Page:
“A Film Unfinished” (2010)
Directed by Yael Hersonski
Released by Oscilloscope Laboratories

Tel Aviv-based filmmaker Hersonski’s visit to a Berlin film archive led to her first feature documentary, this investigation of a 62-minute piece of Nazi propaganda, shot by German soldiers, that presented Jews living the high life in the Warsaw Ghetto when in fact the Holocaust was well underway. Using personal diaries and interviews with some of the survivors, Hersonski gives context to what was really going on behind the scenes.

03042011_FourLions.jpg“Four Lions” (2010)
Directed by Chris Morris
Released by Magnolia Home Entertainment

After spending three years doing extensive research, Brit improv vet Chris Morris makes his feature directorial debut with a script co-written by “In the Loop”‘s Jesse Armstrong on this comedy that shows the lighter side of Jihad, tracking the movement of four British Islamic extremists who can’t get their act together. (Bilge Ebiri’s interview with Morris and Alison Willmore’s review of the film are here.)

“Half Moon” (2010)
Directed by Jason Toler
Released by Vicious Circle Films

Porn star Tori Black crosses over for the horror film about a prostitute’s encounter with a man she suspects to be a serial killer, only to discover he may actually be another kind of monster entirely.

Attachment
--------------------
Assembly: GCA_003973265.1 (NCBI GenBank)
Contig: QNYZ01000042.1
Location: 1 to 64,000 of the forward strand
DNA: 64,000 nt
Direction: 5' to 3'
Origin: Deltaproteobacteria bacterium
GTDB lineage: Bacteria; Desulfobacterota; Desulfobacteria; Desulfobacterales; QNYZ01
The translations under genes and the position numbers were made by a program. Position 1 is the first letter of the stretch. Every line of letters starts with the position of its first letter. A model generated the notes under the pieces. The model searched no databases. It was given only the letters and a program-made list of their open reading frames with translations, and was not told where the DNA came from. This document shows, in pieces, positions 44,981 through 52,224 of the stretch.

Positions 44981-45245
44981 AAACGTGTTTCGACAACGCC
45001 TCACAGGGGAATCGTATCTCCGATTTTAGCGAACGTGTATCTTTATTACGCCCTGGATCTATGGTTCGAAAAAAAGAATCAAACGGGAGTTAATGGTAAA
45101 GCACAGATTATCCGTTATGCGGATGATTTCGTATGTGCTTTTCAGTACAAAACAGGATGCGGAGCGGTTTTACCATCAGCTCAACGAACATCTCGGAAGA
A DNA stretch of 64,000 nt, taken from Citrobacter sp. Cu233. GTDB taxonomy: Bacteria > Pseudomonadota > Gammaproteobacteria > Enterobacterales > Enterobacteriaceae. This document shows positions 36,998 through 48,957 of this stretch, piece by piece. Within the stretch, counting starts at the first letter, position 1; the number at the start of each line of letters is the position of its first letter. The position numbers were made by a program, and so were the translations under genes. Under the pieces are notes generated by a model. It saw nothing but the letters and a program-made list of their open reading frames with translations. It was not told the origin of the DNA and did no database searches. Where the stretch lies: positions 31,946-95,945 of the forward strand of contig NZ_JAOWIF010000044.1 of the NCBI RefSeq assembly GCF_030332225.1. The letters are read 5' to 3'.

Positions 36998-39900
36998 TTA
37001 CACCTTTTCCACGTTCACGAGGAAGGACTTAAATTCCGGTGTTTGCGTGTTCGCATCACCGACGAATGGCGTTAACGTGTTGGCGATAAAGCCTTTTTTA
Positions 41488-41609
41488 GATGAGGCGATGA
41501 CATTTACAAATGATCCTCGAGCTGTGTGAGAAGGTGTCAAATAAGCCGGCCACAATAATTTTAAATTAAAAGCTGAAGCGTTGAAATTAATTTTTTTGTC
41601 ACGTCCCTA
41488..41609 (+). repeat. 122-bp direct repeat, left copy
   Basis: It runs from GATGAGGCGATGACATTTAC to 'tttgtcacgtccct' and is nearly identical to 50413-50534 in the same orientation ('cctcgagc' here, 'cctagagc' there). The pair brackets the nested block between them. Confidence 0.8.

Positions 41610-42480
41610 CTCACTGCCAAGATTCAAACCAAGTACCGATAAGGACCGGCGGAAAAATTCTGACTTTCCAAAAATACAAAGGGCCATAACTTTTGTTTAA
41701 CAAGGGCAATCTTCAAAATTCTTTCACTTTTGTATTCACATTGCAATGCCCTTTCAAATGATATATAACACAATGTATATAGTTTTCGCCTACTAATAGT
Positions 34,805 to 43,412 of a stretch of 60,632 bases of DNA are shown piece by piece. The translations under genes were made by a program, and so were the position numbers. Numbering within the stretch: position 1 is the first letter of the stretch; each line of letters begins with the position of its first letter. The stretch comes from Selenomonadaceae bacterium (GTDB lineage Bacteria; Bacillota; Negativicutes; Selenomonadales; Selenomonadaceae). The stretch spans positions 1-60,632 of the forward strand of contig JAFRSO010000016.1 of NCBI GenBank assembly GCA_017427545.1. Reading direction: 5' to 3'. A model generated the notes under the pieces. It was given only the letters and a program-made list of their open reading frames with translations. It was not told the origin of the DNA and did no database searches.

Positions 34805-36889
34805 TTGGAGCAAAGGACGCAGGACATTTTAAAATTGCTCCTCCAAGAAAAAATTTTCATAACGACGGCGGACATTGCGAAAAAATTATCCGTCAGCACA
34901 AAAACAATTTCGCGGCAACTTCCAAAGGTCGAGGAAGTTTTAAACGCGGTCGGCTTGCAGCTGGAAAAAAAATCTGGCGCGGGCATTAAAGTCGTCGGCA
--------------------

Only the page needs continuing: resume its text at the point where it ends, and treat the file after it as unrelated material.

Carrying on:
“Helena From the Wedding” (2010)
Directed by Joseph Infantolino
Released by Film Movement

It’s chilly in upstate New York and not just because of the snow in Infantolino’s directorial debut. “Oz” star Lee Tergesen stars as a playwright named Alex, whose recent marriage to Alice (Melanie Lynskey) takes a backseat to bad reviews for his latest production as the couple heads up north from Manhattan to host a New Year’s Eve retreat for his friends, though once at his cabin, he quickly finds that he isn’t at home when a comely stranger to the group (“Community” star Gillian Jacobs) draws his attention and the relationships of those around him all seem to be in flux.

“Inside Job” (2010)
Directed by Charles Ferguson
Released by Sony Pictures Home Entertainment

Fresh off its win for Best Documentary at this year’s Oscars, Ferguson’s documentary about the financial meltdown with interviews with many of the major players is arriving on DVD and Blu-ray. (My review of the film is here.)

“Jackass 3D” (2010)
Directed by Jeff Tremaine
Released by Paramount Home Video

Although only 3D-enabled TV sets will be able to show off the stunts and stupidity of Steve-O, Wee Man, Bam Margera, Chris Pontius, Ryan Dunn and of course, Johnny Knoxville in their full glory, everyone will now be able to enjoy the small pleasures from the comfort of home of seeing a man’s tooth being pulled out with the help of a Lamborghini, a poop volcano, and if you stay for the end credits, Jeremy Renner being launched up into the sky in a port-a-potty. (Matt Singer’s review is here.)

03042011_LettersToFatherJacob.jpg“Letters to Father Jacob” (2009)